These allegations stand in contrast to those alleged in a related action, Bias, et al. v. Wells Fargo & Co., et al., Case No. 12-cv-00664-YGR. Here, Plaintiffs repeatedly state that subsidiaries, affiliated companies, and intercompany divisions are members of the enterprise. However, Plaintiffs fail to specifically identify these members or to provide any factual allegations to detail their involvement or make their involvement in the enterprise plausible. In Bias, plaintiffs alleged sufficient structure and distinctiveness to the enterprise largely because it identified Premiere Asset Services ("Premiere"), an intercompany division that was created to give borrowers the impression that it was an independent entity. Premiere sub-contracted with third-party vendors and brokers to conduct the BPOs. However, Premiere also created fictitious invoices at Wells Fargo's direction, which Wells Fargo used to substantiate the charges it sought to collect from borrowers. In addition, Wells Fargo never paid these invoices, and instead paid a lower amount directly to third-party vendors and brokers-all of which had been coordinated by Premiere.
In the case of the Bias Second Amended Complaint, plaintiffs made specific allegations that Wells Fargo and non-defendant Premiere had associated together for a common purpose, each played different roles to accomplish that purpose, and that Wells Fargo engaged in conduct of the enterprise, not only their own affairs. Premiere served a critical role to connect Wells Fargo, who designed the scheme to defraud, with the third-party vendors and brokers who provided the default-related services at the core of the scheme. The interplay between Premiere, Wells Fargo, and the creation of fictitious invoices to perpetuate their "common purpose" of maximizing profits provided a critical piece of the enterprise.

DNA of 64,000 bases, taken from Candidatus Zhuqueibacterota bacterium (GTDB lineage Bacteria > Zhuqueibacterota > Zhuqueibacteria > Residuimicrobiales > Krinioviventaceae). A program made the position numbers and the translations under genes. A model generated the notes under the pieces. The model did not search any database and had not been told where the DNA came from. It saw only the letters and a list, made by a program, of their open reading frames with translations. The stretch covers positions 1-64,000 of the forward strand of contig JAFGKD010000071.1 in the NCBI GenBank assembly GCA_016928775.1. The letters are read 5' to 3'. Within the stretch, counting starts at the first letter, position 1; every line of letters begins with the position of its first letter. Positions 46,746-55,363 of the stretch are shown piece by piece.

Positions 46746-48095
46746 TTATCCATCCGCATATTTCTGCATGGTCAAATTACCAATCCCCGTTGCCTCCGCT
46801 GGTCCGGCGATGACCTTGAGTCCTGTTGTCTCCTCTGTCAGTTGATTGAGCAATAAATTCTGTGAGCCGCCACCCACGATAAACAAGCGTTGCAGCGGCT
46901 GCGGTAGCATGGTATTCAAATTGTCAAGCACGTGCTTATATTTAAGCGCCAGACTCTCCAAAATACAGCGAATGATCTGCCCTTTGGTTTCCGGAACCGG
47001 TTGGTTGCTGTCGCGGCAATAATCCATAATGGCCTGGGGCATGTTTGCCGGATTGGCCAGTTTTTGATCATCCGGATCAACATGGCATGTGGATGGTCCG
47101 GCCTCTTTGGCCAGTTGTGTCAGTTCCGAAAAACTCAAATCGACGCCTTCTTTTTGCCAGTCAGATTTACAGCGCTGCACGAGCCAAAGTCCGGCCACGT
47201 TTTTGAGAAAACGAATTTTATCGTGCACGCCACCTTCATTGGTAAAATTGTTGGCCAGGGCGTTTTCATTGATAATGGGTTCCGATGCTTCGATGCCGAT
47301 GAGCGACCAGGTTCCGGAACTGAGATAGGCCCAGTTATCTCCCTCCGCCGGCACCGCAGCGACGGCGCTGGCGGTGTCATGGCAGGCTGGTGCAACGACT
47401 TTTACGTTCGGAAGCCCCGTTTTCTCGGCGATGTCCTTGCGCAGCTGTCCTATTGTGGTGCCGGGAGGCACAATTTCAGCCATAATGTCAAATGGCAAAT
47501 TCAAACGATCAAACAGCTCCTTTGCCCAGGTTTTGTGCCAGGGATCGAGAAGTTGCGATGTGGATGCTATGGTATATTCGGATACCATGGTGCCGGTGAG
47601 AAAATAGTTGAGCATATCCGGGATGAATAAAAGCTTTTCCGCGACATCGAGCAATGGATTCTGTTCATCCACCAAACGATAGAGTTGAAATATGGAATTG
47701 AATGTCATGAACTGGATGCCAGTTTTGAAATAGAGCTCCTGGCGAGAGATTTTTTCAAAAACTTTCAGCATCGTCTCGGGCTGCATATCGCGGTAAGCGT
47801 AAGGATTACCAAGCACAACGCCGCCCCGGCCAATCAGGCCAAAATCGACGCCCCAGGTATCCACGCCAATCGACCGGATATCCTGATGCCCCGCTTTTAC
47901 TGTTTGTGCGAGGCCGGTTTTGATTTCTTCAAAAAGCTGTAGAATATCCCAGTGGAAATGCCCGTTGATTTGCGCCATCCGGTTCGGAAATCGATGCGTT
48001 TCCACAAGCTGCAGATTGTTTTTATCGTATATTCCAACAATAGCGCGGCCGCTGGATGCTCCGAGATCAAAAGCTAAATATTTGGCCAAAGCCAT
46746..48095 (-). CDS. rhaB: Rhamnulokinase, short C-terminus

In contrast, Plaintiffs here have vaguely alleged that unidentified subsidiaries, affiliated companies, and/or intercompany divisions order default-related services from third-party vendors and brokers. No specific factual allegations explain how this occurs, and without this information, the Court cannot ascertain the structure of the alleged enterprise. Nor can the Court determine whether Defendants have engaged in conduct of the enterprise, as opposed to their own affairs.
In addition, the Court notes that the "common purpose" here is the same as that alleged against Wells Fargo in Bias -to limit costs and maximize profits by fraudulently concealing marked-up and/or unnecessary third party fees. However, an associated-in-fact enterprise must consist of "a group of persons associated together for a common purpose of engaging in a course of conduct." Odom, 486 F.3d at 552 (quoting Turkette ). Plaintiffs' Complaint lacks factual allegations that show that the unidentified enterprise members associated together with Defendants for that alleged common purpose. This is unlike in Bias, where plaintiffs alleged that Wells Fargo had associated with Premiere for a common purpose.

Stitt v. Citibank, N.A., 942 F.Supp.2d 944, 956-58 (N.D. Cal. 2013).

In their FAC, plaintiffs have made adjustments to their original allegations. Notably, plaintiffs no longer allege improper fee mark-ups as a basis for their RICO claims. Instead, plaintiffs contend only that defendants have engaged in charging class members for unnecessary default-related services, such as property inspections and BPOs.